The report concludes: “The most desirable option is the creation of a council which will support and steer a process of evolution, matching the speed of change in healthcare and pharmacy professional practice more widely, and this forms an imperative objective of the commission.”

In a joint statement, Dacre and Clarke said: “The commission has set out a collaborative approach to transform pharmacy professional leadership and deliver sustained benefits for patients and the public and pharmacy professionals in the UK. Pharmacy is at its time of greatest opportunity and pharmacy professional leadership as a whole urgently needs a strong and united voice.”

Also in a joint statement, Andrew Evans, Cathy Harrison, Alison Strath and David Webb — the chief pharmaceutical officers for Wales, Northern Ireland, Scotland and England, respectively — said: “We welcome the commission’s report and will now move swiftly to establish a collaborative, UK-wide Pharmacy Leadership Council to lead delivery of its recommendations and ensure we equip and support the pharmacy professions for the opportunities and challenges ahead.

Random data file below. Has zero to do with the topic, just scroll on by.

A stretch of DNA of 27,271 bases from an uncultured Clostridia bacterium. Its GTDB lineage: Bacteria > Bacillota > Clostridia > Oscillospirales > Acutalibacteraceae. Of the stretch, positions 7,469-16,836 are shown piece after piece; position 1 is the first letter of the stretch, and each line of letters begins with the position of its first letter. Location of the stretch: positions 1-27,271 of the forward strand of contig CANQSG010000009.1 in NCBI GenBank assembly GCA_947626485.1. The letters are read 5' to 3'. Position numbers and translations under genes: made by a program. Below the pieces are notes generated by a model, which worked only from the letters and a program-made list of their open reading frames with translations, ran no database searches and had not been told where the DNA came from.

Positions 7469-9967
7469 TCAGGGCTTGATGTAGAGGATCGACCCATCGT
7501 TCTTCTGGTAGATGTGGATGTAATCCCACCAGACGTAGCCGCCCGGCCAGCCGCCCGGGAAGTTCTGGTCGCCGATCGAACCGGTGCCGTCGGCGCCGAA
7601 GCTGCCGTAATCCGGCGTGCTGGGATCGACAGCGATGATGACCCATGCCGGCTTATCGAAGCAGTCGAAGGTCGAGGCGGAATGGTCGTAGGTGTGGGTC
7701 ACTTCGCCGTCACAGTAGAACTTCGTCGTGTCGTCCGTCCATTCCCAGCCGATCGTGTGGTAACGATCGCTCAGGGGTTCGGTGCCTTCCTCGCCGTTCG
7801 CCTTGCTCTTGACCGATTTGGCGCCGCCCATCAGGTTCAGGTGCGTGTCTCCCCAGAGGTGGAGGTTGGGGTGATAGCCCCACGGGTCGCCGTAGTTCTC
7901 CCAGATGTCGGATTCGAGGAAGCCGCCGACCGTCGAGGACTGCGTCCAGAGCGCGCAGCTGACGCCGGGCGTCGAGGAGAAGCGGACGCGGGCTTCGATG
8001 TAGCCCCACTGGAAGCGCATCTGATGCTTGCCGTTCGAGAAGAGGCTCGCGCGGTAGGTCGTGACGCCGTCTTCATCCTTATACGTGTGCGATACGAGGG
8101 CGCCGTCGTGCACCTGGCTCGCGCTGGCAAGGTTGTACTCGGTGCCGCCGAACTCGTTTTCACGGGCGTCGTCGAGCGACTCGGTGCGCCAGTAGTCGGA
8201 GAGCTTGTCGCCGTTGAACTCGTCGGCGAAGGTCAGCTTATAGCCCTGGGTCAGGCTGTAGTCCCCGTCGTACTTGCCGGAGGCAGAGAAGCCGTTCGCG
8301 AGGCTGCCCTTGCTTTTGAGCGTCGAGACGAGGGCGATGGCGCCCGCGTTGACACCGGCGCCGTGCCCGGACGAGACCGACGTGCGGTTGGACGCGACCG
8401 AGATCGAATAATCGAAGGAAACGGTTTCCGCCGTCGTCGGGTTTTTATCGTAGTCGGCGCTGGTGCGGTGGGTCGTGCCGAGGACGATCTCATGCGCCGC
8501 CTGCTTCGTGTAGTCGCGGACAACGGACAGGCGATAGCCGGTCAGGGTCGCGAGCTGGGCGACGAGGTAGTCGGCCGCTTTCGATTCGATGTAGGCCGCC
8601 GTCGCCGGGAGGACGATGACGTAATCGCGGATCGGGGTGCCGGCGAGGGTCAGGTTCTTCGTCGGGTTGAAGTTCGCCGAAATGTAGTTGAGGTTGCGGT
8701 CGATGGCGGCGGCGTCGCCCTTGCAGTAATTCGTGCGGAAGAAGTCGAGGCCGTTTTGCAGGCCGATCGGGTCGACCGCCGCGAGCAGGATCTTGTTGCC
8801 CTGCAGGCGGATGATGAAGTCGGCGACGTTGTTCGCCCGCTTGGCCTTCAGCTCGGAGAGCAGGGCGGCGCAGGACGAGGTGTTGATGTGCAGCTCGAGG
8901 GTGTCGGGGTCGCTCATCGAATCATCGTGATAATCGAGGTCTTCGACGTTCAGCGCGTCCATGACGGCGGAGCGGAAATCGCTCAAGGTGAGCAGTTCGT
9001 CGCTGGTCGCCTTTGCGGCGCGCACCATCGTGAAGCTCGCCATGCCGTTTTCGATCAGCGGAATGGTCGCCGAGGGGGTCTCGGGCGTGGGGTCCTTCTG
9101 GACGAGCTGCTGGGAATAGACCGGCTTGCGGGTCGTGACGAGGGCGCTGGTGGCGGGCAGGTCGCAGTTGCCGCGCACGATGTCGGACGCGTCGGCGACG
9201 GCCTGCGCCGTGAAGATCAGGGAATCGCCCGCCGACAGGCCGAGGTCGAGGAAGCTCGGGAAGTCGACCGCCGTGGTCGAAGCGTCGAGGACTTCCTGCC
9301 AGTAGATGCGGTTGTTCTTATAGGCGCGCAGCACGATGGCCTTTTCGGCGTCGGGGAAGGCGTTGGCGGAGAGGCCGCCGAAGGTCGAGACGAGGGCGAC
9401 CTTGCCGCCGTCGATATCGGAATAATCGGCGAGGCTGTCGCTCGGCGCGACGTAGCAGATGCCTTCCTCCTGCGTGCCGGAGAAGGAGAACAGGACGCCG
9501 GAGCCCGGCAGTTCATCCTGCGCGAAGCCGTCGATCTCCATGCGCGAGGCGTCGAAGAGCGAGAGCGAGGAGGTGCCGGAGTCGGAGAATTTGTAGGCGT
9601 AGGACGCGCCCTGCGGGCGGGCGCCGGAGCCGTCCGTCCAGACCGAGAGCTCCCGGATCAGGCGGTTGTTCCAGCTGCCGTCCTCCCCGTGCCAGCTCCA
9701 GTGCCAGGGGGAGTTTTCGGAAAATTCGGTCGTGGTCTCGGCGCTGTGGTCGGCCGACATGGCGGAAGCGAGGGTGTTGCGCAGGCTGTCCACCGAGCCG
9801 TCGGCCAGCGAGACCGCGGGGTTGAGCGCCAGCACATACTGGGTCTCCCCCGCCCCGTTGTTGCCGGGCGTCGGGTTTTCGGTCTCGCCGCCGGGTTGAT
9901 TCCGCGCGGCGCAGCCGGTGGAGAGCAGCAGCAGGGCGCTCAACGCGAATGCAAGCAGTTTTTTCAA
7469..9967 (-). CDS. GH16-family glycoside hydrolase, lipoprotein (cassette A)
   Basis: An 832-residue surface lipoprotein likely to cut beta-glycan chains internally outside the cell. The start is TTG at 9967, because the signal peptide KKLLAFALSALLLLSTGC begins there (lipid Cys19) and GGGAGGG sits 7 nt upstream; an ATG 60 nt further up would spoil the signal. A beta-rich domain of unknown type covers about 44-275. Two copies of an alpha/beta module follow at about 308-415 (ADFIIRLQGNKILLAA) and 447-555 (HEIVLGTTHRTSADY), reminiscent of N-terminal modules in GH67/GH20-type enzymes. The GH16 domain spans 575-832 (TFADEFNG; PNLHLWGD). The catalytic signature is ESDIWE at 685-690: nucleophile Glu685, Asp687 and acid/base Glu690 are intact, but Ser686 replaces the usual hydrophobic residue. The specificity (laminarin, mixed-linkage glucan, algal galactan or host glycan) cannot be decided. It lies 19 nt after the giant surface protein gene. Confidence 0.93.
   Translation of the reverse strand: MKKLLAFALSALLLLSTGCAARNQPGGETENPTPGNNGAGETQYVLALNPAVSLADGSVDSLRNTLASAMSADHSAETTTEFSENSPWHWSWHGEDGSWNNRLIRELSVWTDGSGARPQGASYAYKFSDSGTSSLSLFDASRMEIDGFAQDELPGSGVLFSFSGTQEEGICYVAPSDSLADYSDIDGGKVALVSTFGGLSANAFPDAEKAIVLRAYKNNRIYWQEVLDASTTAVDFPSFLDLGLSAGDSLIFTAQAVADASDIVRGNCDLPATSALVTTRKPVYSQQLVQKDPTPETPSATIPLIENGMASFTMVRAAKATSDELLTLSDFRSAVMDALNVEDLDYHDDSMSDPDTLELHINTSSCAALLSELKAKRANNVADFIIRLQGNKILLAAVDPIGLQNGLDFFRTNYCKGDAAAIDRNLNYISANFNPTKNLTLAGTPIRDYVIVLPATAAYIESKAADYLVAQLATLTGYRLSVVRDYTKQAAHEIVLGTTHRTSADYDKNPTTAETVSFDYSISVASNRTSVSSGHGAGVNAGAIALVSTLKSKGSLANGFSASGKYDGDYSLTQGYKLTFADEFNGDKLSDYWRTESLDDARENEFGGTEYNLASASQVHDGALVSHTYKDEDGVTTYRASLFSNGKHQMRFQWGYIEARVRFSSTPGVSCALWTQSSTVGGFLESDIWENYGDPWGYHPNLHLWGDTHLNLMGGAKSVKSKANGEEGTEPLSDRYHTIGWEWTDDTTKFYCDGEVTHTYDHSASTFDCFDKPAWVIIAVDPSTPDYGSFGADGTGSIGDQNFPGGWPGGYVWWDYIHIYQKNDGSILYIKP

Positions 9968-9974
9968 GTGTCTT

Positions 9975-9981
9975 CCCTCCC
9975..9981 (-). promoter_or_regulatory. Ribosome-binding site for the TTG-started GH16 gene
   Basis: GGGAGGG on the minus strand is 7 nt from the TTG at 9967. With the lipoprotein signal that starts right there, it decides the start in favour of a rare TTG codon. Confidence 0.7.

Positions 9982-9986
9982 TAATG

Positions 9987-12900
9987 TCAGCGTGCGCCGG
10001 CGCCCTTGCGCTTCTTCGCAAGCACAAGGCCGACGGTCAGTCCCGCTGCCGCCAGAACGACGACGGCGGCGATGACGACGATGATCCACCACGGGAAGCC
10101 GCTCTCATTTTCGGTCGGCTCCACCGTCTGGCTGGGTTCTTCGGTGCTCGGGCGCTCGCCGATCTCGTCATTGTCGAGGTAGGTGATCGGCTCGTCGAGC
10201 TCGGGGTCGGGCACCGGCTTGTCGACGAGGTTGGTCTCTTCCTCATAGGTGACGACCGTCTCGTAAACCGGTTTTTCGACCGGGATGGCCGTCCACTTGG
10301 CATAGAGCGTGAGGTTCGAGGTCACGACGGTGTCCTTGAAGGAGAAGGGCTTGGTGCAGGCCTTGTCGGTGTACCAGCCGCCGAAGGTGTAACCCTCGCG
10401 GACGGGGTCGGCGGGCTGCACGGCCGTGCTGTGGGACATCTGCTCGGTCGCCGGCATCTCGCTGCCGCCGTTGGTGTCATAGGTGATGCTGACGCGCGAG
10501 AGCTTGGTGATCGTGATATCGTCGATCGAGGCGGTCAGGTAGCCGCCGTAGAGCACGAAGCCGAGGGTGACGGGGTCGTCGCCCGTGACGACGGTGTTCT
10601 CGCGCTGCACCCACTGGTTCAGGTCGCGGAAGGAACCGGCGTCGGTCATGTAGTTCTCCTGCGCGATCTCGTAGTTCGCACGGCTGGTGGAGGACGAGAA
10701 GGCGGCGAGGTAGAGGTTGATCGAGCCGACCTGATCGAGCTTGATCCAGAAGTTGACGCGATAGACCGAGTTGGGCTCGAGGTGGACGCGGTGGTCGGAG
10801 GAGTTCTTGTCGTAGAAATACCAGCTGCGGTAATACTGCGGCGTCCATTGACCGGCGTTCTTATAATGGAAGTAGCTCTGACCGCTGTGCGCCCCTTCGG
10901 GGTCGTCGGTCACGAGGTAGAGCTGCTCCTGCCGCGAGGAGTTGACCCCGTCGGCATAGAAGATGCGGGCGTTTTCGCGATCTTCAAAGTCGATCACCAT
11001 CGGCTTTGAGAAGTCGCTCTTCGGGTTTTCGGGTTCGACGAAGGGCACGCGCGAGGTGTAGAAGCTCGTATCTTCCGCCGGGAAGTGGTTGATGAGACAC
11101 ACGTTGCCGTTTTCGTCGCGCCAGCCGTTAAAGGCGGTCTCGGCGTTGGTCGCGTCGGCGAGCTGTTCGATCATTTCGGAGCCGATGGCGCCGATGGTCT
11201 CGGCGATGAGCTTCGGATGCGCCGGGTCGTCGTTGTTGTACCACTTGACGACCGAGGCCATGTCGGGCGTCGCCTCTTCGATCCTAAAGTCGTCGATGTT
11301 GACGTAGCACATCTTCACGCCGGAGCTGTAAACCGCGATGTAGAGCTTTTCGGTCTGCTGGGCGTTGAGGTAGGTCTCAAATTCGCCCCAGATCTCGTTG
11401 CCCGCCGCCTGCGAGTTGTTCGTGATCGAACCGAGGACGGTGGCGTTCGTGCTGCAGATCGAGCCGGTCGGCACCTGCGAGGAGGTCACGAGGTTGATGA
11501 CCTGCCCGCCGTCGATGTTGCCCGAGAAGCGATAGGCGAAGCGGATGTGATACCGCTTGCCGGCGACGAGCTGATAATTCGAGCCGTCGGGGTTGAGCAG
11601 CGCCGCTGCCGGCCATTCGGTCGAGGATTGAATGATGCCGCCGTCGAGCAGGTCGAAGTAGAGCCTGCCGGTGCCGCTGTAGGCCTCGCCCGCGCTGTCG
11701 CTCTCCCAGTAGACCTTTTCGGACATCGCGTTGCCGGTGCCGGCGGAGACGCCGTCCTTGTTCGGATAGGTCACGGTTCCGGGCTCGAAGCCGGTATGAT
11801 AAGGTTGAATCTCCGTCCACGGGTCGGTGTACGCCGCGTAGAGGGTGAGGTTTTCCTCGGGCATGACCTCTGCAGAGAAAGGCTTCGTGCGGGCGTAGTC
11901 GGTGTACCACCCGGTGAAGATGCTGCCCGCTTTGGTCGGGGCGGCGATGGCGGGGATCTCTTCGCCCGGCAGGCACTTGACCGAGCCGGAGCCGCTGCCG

“The vision is for authoritative leadership with a coordinated voice to lead and represent the pharmacy professions effectively for the benefit of patients and local communities, working alongside other important stakeholders.”

A statement from the RPS said: “The report makes a number of very significant recommendations to the four UK chief pharmaceutical officers and their response to the report, as well as the report itself, will require careful and detailed scrutiny.

“Our priority now is to listen to our members and to pharmacy organisations and to understand everyone’s views on the findings and recommendations.

“We recognise our role in pharmacy professional leadership needs to be different and more inclusive. There is a need to create an agenda for reform with substantial changes that will stand the test of time. This will require the RPS, and others, to spend time considering the most effective way of implementing transformational change.”